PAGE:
Thank you. Our next question comes from Ryan Krueger from KBQ. Your line is open
Hi, thanks. Good morning. Just first, Randy, could you just remind us of the typical seasonal pattern of mortality that you'd expect in the Life Insurance business, I guess, particularly this thing about the fourth quarter and how that usually compares to your kind of baseline assumption?
Yes, Ryan. The first quarter of the year is typically seasonally high. I would say, somewhere between 8% and 10% above the average quarter. And then you get that back over the last two quarters of the year, pretty much evenly, so somewhere between 94% and 95% of an average quarter in the third and fourth quarter of the year.
That's what we've historically seen, and that's -- pretty specific, each company is based upon your mix of business.
Thanks. And then, we've seen a number of your peers take modeling-related charges in their SGUL blocks as they move to an individual policy modeling system. You obviously haven't seen that. Can you just give us an update on kind of how your approach has been at this point for modeling purposes?
Well, Ryan, I think we have a highly sophisticated approach to both valuing all of our business, including SGUL policies both from a reserve standpoint and a DAC standpoint. So I don't know what to tell you beyond that. We've had good experience on SGUL in terms of the assumptions playing out like we thought they would. The outside of the interest rates, obviously, we've talked about that, but in terms of policy or the behavior and things like lapse rates, how people pay premiums, I think we've had really good experience, any changes we've reflected in the model.
So we have a very sophisticated valuation system that projects these policies on a policy basis, and we feel good about where we are.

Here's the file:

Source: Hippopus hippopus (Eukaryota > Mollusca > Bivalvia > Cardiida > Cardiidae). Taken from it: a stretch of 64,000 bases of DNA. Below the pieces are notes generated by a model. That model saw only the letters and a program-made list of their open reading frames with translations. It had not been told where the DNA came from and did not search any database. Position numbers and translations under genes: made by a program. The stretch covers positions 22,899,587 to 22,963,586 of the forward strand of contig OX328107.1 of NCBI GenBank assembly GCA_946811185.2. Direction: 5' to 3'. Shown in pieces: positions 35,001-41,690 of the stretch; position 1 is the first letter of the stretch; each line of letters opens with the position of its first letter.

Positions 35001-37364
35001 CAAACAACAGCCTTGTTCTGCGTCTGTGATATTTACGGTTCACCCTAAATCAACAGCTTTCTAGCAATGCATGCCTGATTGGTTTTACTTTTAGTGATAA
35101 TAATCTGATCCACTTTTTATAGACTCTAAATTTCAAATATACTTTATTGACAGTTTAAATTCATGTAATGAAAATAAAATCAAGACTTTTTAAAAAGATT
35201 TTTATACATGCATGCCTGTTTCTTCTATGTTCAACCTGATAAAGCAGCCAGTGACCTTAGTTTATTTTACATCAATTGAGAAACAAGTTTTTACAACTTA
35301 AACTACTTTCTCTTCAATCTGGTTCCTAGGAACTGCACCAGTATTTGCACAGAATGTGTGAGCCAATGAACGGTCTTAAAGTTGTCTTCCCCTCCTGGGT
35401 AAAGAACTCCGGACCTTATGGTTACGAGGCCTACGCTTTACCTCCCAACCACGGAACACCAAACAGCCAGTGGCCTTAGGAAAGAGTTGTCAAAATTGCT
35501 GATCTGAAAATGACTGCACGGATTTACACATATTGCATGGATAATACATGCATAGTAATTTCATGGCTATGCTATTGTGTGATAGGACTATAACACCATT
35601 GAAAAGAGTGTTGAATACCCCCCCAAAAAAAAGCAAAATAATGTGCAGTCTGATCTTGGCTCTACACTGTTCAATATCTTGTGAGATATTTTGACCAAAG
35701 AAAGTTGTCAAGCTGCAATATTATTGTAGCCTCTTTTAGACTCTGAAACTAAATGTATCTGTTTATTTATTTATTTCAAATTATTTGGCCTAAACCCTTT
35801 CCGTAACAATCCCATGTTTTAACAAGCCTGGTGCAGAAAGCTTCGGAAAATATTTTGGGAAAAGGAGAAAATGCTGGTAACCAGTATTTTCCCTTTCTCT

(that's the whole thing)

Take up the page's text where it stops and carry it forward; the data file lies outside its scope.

Okay, that's what I thought. Thanks .
Thank you. Our next question comes from Humphrey Lee from Dowling and partners. Your line is open.
Good morning and thank you for taking my question. Looking at Group Protection, I was just wondering, is there any pricing differences between how you kind of set your pricing for employee-paid versus employer-paid? In other words, do you target any different loss ratio between the two categories?
I think, in general, we see better margins not coming from any one particular part of pricing on the employee-paid than we do on the employer-paid side. And I think you'd have to peel back the onion on that because certain products, such as critical illness or accident, which is included in employee-paid, require different margins than sort of the core life business does. So yes, there are differences driven by the product mix.
Okay. Yes, I guess what I was trying to get to is, obviously, the loss ratios have increased good -- favorable in the past couple of quarters. And obviously, there's some favorable underwriting happening. But I was just trying to see how much of an impact is coming from the mix shift.